BlackBerry has a number of products in the pipeline, apparently, including the leaked A10 (and the somewhat unimpressive Q5), a new touchscreen flagship that’s rumored to be launched later this year. But that device looks to be quite far along already; this fresh report of staffing changes begs the question of how much more new hardware we have left to see beyond that.
The full statement from BlackBerry’s Lisette Kwong follows:
I can confirm on the record, that BlackBerry on Tuesday informed 250 employees of their termination in Waterloo. These employees were part of the New Product Testing Facility, a department that supports BlackBerry’s manufacturing and R&D efforts.
This is part of the next stage of our turnaround plan to increase efficiencies and scale our company correctly for new opportunities in mobile computing. We will be as transparent as possible as those plans evolve.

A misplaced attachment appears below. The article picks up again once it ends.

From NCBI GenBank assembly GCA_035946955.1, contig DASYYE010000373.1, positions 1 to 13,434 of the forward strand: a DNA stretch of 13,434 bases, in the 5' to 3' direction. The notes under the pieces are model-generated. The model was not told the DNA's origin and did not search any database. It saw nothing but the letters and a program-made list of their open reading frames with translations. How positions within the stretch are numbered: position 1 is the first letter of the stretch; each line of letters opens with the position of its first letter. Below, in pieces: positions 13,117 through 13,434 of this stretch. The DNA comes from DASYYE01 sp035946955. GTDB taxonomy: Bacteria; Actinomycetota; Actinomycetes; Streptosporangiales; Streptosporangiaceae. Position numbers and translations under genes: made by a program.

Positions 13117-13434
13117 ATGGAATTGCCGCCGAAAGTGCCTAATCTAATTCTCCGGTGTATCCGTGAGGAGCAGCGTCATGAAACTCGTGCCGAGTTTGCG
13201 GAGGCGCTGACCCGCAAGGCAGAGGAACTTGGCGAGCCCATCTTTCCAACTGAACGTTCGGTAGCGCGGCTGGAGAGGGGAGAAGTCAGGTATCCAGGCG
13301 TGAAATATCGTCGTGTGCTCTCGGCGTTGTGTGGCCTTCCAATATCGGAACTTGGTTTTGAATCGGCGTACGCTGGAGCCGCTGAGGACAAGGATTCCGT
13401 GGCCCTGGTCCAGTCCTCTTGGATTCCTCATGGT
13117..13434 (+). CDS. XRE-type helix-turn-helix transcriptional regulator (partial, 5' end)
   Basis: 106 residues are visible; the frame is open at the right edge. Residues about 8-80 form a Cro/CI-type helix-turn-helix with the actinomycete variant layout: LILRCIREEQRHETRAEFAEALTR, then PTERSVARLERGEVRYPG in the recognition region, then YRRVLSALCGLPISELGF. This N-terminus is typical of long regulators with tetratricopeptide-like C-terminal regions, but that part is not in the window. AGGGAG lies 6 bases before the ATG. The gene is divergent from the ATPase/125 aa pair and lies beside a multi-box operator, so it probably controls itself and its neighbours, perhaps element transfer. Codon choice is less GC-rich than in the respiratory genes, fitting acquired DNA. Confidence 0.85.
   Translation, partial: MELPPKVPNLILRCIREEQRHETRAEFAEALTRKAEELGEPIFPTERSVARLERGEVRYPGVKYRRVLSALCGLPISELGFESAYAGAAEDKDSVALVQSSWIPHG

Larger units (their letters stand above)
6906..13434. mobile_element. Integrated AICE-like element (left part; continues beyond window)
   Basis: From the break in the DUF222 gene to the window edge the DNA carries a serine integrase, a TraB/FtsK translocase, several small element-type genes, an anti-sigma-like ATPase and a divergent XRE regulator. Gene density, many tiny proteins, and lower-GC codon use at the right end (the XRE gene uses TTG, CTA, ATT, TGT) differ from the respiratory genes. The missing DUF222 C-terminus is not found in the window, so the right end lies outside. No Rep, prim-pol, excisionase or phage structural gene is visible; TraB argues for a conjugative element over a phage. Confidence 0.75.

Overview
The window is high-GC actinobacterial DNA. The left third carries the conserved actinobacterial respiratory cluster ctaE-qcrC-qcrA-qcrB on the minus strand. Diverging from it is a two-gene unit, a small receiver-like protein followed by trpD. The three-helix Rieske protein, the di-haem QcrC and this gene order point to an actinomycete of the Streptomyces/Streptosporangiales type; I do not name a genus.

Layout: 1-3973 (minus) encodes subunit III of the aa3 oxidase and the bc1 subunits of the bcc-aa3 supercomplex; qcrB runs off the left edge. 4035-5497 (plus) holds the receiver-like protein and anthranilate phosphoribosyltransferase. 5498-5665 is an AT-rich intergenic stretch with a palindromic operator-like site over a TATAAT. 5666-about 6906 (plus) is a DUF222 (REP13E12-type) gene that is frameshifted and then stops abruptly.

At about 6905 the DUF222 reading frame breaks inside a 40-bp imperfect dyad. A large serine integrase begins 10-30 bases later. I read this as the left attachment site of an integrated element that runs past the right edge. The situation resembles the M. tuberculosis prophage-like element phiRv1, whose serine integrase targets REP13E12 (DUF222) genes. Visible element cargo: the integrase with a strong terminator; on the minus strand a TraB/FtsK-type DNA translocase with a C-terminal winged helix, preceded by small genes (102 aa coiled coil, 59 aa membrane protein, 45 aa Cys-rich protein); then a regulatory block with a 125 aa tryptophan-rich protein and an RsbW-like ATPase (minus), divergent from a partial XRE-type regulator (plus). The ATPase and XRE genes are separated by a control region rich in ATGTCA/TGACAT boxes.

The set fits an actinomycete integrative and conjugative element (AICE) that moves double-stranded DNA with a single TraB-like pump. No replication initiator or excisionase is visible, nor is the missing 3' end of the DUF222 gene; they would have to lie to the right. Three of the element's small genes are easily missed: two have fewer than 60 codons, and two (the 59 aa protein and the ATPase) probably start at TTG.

Home 3D printers – particularly FDM, Makerbot-like devices – are still in their infancy and, as such, are untested when it comes to safety. That’s why some researchers at the Built Environment Research Group at the Illinois Institute of Technology decided to test a popular model for ultrafine particle emissions, a measure of how much junk these things emit while in use.
The result? PLA, a starch-based material, emitted 20 billion particles per minute while ABS, a plastic, emitted 200 billion. This is similar in scale to using a gas stove, lighting a cigarette, or burning a scented candle. In short, it’s a significant bit of potential pollution in an unfiltered environment but it’s nothing we don’t do to ourselves on a daily basis already.